Although they suffer from a number of disadvantages by comparison with circuit protection devices comprising conductive polymers, circuit protection devices comprising ceramic PTC materials, e.g. doped barium titanates, are also known. Reference may be made for example to the article entitled "The PTC Resistor" by R. F. Blaha in Proceedings of the Electronic Components Conference, 1971, the disclosure of which is incorporated by reference herein.

SUMMARY OF THE INVENTION

We have now discovered a new way of utilizing a PTC or NTC device to isolate or to activate a load. The new system comprises (1) a temperature-sensitive device comprising a PTC or NTC element, (2) a load in series with the temperature-sensitive device and (3) a control device in parallel with the temperature-sensitive device and the load. The control device is a device whose resistance can be changed from a high value (which may be infinite) to a low value (which may be substantially zero) or vice versa, by a change in the electrical or physical environment thereof, e.g. a diode, traic, thyristor, PTC device or NTC device. [Throughout this specification, the term "resistance" is used to include impedance.] The system is connected to a power supply so that, under normal conditions of operation, either (a) the temperature-sensitive device has a low resistance and the control device has a high resistance, whereby the load is activated, or (b) the temperature-sensitive device has a high resistance and the control device has a low resistance, whereby the load is isolated. By an appropriate change in the power source, e.g. its size or direction, or in the physical environment of the control device, e.g. its temperature, the relative resistances of the temperature-sensitive device and the control device can be reversed, thereby isolating or activating the load. The system is particularly useful for isolating a remote load, e.g. a telephone, while retaining a continuous circuit e.g. through the legs of a telephone circuit, for example for test purposes.

In one aspect the invention provides an electrical circuit which comprises:

(1) a temperature-sensitive device which comprises a PTC element or an NTC element;

(2) a load in series with the temperature-sensitive device; and

(3) a control device which

(a) is in parallel with the temperature-sensitive device and the load, and

(b) has a resistance which can be changed from a relatively high level to a relatively low level or from a relatively low level to a relatively high level;

the temperature-sensitive device, load and control device being connectable to a source of electrical power to form an electrical system which

(A) comprises

(a) a first circuit which comprises the power source and the control device,

(b) a second circuit which comprises the power source, the temperature-sensitive device and the load, and

(c) a third circuit which comprises the temperature-sensitive device, the load and the control device;

(B) is in one of two steady states, namely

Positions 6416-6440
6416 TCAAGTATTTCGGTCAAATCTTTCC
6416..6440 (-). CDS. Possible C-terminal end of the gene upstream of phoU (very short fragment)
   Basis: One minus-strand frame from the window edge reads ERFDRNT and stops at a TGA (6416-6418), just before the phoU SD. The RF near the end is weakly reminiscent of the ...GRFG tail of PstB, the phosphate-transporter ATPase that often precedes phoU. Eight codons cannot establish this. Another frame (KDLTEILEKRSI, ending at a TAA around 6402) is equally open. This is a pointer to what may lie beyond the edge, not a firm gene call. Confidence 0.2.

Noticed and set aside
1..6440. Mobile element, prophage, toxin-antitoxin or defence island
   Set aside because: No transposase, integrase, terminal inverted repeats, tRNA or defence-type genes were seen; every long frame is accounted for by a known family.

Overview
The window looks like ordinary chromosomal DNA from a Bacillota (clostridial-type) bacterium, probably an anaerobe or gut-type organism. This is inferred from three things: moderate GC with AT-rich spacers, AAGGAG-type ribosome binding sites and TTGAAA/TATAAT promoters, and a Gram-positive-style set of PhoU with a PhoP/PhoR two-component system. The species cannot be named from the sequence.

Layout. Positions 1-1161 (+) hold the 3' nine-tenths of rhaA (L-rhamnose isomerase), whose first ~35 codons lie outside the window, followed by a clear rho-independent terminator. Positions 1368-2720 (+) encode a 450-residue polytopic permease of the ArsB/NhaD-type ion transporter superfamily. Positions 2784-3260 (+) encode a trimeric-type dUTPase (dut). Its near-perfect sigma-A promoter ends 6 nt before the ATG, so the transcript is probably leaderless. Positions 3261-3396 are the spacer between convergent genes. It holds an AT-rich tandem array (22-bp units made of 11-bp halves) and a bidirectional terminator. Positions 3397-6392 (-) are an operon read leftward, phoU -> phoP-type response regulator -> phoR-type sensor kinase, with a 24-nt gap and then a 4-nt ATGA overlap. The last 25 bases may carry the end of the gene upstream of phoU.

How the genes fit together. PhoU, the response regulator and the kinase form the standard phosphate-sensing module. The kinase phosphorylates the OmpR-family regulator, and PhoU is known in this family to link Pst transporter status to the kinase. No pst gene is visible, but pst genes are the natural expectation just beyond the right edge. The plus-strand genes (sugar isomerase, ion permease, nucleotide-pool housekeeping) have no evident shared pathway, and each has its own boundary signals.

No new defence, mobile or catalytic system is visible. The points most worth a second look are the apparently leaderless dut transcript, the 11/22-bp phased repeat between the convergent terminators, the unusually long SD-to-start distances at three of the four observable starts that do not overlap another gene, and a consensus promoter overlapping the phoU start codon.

(a) a first state in which the resistance of the control device is at said relatively high level and is substantially higher than the resistance of the temperature-sensitive device and the temperature-sensitive device is in a low resistance state, and

(b) a second state in which the resistance of the control device is at said relatively low level and is substantially lower than the resistance of the temperature-sensitive device and the temperature-sensitive device is in a high resistance state; and

(C) can be converted between the first and second states by changing the power source in the system or changing the physical environment of the control device or both.

In another aspect the invention provides a method of remotely disconnecting telecommunication apparatus located at a location which is remote from an exchange, the apparatus forming part of a telecommunication system which

(A) comprises

(1) the telecommunication apparatus;

(2) a DC power source at the exchange;

(3) a pair of wires connecting the power source and the telecommunication apparatus;

(4) a first PTC device which is in series with apparatus in oen of said pair of wires and is at said remote location;

(5) a second PTC device which is in series with the apparatus in the other of said pair of wires and is at said remote location;

(6) a control device which is at said remote location; which is in parallel with the apparatus and the first and second PTC devices; and which will pass DC in one direction only and is connected so that it will not pass current from said power source; and

(7) a resistor which is at said remote location; which is in series with the control device and in parallel with the apparatus and the first and second PTC devices; and which is in thermal contact with the first and second PTC devices; and

(B) in its normal operating condition is in a first steady state in which (a) no current flows through the control device and the resistor in series therewith and (b) the first and second devices are in a low temperature low resistance state;

which method comprises:

(1) disonnecting said power source; and

(2) inserting a new power source of opposite polarity, whereby current flows through said resistor and heat generated by I2 R heating of the resistor converts the first and second PTC resistors to the high temperature, high resistance state, and the system reaches a second steady state in which substantially no current passes through the apparatus.

BRIEF DESCRIPTION OF THE DRAWINGS

The invention is illustrated in the accompanying drawings in which FIGS. 1 to 6 illustrate circuits of the invention.

DETAILED DESCRIPTION OF THE INVENTION